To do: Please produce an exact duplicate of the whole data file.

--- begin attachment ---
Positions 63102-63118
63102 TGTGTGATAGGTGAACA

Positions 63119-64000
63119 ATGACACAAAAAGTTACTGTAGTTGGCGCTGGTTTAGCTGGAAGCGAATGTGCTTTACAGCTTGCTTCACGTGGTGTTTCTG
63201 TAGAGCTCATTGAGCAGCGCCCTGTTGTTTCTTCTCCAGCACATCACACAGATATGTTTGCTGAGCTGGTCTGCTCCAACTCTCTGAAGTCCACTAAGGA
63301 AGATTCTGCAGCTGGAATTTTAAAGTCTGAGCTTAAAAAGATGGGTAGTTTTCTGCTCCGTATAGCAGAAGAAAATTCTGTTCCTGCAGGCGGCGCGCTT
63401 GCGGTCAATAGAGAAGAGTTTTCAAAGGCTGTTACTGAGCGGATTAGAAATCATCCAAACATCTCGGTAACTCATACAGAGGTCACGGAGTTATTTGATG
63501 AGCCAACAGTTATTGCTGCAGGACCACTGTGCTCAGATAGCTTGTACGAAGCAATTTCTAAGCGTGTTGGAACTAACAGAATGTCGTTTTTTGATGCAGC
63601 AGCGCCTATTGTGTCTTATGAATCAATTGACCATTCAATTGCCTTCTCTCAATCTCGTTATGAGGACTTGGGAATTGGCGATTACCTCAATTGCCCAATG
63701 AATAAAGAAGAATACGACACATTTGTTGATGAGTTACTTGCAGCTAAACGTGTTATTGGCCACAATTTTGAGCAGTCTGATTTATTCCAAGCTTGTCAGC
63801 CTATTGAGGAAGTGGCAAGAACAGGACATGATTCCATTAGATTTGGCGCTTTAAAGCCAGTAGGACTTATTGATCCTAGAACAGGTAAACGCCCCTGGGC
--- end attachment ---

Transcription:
Positions 63102-63118
63102 TGTGTGATAGGTGAACA

Positions 63119-64000
63119 ATGACACAAAAAGTTACTGTAGTTGGCGCTGGTTTAGCTGGAAGCGAATGTGCTTTACAGCTTGCTTCACGTGGTGTTTCTG
63201 TAGAGCTCATTGAGCAGCGCCCTGTTGTTTCTTCTCCAGCACATCACACAGATATGTTTGCTGAGCTGGTCTGCTCCAACTCTCTGAAGTCCACTAAGGA
63301 AGATTCTGCAGCTGGAATTTTAAAGTCTGAGCTTAAAAAGATGGGTAGTTTTCTGCTCCGTATAGCAGAAGAAAATTCTGTTCCTGCAGGCGGCGCGCTT
63401 GCGGTCAATAGAGAAGAGTTTTCAAAGGCTGTTACTGAGCGGATTAGAAATCATCCAAACATCTCGGTAACTCATACAGAGGTCACGGAGTTATTTGATG
63501 AGCCAACAGTTATTGCTGCAGGACCACTGTGCTCAGATAGCTTGTACGAAGCAATTTCTAAGCGTGTTGGAACTAACAGAATGTCGTTTTTTGATGCAGC
63601 AGCGCCTATTGTGTCTTATGAATCAATTGACCATTCAATTGCCTTCTCTCAATCTCGTTATGAGGACTTGGGAATTGGCGATTACCTCAATTGCCCAATG
63701 AATAAAGAAGAATACGACACATTTGTTGATGAGTTACTTGCAGCTAAACGTGTTATTGGCCACAATTTTGAGCAGTCTGATTTATTCCAAGCTTGTCAGC
63801 CTATTGAGGAAGTGGCAAGAACAGGACATGATTCCATTAGATTTGGCGCTTTAAAGCCAGTAGGACTTATTGATCCTAGAACAGGTAAACGCCCCTGGGC